As time goes by, the employee is often transferred to other locations, because the last set of co-workers complained extensively about the worker's habits or the their lack of ability to perform on the job. Other co-workers may complain of "feeling uncomfortable" with an individual shortly before they are either transferred or fired. Much of this is due to the environment and lack of empathy from other employees, but to the employer it makes no difference. The cycle starts over with the new set of co-workers the employee is involved with. Eventually, a building manager may take notice and decide they do not like the worker being in their building, or involved with the staff, and the company ends up letting the worker go due to performance issues.


Much of the time, the trouble lies with the ability to work on a team. The intelligence is there, yet there are no interpersonal skills and sensory issues keep the person from being able to perform their duties. By the time this happens, the employee has built up a negative work history that will affect his or her other employment prospects. It did in my case, and I am now on social security.


A recent research article on employment

There are some references in regards to employment, but it is often hard to dig up. A person on the chat room directed me to an article at this location:


The author of the article is Eve Muller. It begins with an abstract describing the purpose of the study. Data was gathered from interviews with 18 individuals who have the diagnosis, where at least 18 years of age, and had described themselves as having difficulties with social interaction. The majority of the participants of this study had negative experiences with employment. Most of the major problems related to difficulties with supervisors and co-workers. Those whom were younger then 30 experienced fewer problems then those over 30. Almost all of the participants experienced long periods of unemployment, as well as lack of opportunities for career advancement.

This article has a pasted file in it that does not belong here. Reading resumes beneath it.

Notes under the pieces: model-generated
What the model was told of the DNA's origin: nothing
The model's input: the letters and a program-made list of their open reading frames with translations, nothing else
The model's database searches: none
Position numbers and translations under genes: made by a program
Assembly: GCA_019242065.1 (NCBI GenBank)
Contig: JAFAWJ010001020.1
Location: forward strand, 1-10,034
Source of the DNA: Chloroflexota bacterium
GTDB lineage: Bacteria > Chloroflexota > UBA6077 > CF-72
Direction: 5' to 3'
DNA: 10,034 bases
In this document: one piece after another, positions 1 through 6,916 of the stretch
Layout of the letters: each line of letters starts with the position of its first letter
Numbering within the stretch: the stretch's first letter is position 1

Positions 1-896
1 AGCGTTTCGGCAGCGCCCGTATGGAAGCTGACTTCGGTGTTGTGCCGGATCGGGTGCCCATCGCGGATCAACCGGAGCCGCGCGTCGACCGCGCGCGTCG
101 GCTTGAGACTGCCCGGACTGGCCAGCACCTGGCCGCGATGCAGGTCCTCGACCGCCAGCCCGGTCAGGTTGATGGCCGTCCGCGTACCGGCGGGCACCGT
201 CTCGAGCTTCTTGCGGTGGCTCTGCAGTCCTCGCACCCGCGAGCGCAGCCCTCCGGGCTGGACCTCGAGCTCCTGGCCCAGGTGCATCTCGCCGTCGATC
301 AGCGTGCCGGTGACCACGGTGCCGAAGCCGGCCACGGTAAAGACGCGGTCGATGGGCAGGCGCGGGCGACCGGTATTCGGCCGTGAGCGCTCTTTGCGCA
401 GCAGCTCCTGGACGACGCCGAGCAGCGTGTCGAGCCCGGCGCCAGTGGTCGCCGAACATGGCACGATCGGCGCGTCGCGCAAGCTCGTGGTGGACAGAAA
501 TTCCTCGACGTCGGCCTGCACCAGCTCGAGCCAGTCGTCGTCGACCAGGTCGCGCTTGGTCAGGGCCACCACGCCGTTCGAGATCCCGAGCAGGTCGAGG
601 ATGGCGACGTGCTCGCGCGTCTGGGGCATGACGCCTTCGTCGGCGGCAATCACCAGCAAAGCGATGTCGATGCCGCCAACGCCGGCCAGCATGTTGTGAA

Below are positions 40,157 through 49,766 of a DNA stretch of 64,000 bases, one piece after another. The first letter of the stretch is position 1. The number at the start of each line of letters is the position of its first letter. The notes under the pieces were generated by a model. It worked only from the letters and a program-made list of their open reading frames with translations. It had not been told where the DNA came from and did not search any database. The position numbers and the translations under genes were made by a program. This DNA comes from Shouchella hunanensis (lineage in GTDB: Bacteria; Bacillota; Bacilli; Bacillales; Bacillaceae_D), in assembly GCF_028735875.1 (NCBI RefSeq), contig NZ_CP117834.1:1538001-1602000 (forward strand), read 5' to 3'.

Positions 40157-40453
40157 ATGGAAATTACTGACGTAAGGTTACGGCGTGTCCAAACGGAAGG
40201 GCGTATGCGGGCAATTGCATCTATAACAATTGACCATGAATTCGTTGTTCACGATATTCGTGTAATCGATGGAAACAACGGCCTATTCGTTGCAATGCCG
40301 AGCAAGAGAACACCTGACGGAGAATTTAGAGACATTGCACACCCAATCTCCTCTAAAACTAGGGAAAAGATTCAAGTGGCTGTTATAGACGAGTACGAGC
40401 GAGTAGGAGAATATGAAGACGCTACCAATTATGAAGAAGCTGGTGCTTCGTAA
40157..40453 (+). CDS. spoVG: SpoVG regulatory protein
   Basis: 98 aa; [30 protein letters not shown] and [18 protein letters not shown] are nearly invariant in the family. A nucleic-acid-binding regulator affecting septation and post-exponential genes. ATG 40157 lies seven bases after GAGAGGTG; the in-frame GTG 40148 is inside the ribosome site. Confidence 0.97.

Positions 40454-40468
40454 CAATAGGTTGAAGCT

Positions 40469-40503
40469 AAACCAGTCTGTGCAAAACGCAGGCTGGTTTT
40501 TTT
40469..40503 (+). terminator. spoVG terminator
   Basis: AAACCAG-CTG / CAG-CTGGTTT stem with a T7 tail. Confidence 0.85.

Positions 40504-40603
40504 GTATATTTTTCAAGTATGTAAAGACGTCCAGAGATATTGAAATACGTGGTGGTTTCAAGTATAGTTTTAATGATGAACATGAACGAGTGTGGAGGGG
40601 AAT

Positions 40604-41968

Being fired repeatedly from jobs is common with Autism Spectrum Disorders, and opportunities to find other work tends to erode as more job terminations appear on a person's record. A lack of vocational success is usually attributed to not being able to hold down a job long enough to accumulated enough experience to be considered for advancement. Some end up completely losing any opportunities for employment in the future due to severely damaged employment histories.


In the end, the article states recommendations for vocational supports for those who have Autism Spectrum Disorders (ASD). Among them are job matching, individualized ASD-specific job supports, communication supports, and Autism awareness training for the employers. The importance of Autism awareness cannot be emphasized enough.


early intervention

I will state very clearly, that early intervention is the key towards success in the work place. The person affected must not be in a situation where they accumulate a negative prior employment history. A negative employment history will make job placement extremely difficult, if not impossible in some circumstances. The way to maintain a decent employment history starts before high school, or even grade school, where a diagnosis during early childhood can be made. The earlier a person can learn to function and cope in a social situation, the more likely they will experience a successful career in the future.


Click here to read Temple Grandin's tips on moving from school to employment.

Click here to read a fact sheet on finding the right job when on the autism spectrum.


Close this personal story on Asperger's syndrome and employment

Click here for the full range of Asperger's and autism fact sheets and personal stories at
Click here to read more personal stories from parents of children on the autism spectrum, and from adults living with Autism, Asperger's syndrome and other Autism Spectrum Disorders

This story is reprinted with the permission of Mr Coffee who organizes an Asperger's syndrome forum at

The diverse effects of Aspergers syndrome creates many issues for the adult seeking employment. This is a personal story of one man's struggles and views on work and the autism spectrum.